A publication of the Archaeological Institute of America
Northern Europe’s Earliest-Known Inhabitants
Friday, February 07, 2014
HAPPISBURGH, ENGLAND—Erosion along the coast of Norfolk in eastern England has revealed footprints thought to have been left behind by a group of Homo antecessor individuals some 900,000 years ago. The tracks were made by at least five different hominids. “In some cases we could accurately measure the length and width of the footprints and estimate the height of the individuals who made them….This height range suggests a mix of adults and children, with the largest print possibly being male,” Isabelle De Groote of Liverpool John Moores University told The Telegraph. The scientists took 3-D scans of the prints when they were revealed during a low tide after stormy seas last spring, but it was not possible to preserve them. At the time the prints were made, the area was an estuary of the Thames River, surrounded by salt marsh and coniferous forest. The weather would have been cold, requiring clothing, shelter, and the ability to make fire. Flint tools and fossil remains of rhinos, hyenas, and mammoths were also found at Happisburgh.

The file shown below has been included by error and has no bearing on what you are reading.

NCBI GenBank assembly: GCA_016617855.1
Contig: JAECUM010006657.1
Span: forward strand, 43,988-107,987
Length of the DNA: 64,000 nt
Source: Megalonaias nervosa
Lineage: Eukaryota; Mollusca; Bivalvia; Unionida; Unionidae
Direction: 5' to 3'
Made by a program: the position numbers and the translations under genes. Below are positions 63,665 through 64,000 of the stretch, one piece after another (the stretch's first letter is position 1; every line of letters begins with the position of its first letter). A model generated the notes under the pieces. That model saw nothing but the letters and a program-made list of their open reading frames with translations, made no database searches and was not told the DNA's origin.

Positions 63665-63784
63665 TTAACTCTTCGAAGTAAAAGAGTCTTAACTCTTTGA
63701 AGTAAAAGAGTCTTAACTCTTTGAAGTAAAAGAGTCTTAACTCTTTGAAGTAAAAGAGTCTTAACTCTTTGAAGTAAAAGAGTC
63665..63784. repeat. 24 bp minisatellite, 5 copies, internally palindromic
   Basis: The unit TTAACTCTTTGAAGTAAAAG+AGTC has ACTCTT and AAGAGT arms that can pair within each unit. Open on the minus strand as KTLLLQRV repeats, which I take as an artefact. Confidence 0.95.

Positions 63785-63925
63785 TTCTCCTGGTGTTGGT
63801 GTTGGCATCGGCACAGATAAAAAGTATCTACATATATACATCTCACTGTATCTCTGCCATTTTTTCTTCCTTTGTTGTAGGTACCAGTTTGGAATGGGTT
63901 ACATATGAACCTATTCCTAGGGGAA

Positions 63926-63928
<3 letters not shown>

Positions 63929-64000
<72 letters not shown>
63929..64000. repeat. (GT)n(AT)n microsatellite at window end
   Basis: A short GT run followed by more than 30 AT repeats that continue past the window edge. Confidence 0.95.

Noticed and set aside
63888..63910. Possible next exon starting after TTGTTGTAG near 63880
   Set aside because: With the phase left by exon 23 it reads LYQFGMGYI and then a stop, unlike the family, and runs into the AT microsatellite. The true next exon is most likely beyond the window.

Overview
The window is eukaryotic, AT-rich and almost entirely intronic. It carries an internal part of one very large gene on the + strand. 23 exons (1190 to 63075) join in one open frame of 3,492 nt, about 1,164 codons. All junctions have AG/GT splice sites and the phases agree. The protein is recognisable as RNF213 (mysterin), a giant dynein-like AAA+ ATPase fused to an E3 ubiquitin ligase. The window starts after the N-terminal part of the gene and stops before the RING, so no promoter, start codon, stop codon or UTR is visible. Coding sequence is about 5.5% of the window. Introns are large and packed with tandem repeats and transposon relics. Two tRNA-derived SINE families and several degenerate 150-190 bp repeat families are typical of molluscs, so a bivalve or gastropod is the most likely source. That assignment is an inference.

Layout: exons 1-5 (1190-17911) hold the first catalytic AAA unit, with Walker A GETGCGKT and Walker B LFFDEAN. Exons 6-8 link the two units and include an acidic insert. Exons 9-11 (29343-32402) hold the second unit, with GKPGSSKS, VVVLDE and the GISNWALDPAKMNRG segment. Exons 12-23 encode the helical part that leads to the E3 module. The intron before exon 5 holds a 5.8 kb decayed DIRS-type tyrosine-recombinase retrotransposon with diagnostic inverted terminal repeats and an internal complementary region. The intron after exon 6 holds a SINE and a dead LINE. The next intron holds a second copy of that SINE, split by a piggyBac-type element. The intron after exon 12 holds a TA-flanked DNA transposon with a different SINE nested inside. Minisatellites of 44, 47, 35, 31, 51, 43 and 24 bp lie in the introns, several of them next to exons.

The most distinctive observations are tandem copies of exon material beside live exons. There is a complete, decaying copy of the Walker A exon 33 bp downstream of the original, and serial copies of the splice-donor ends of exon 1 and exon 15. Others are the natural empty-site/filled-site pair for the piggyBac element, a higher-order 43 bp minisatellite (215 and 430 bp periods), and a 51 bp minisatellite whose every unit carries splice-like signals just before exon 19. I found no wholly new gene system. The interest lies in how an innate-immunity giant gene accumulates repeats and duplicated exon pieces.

Civil War booze, world’s oldest pretzels, Austria’s war camels, coral tombs of the Pacific, and a 2.8-million-year-old human
Styling hair in Bronze Age Wales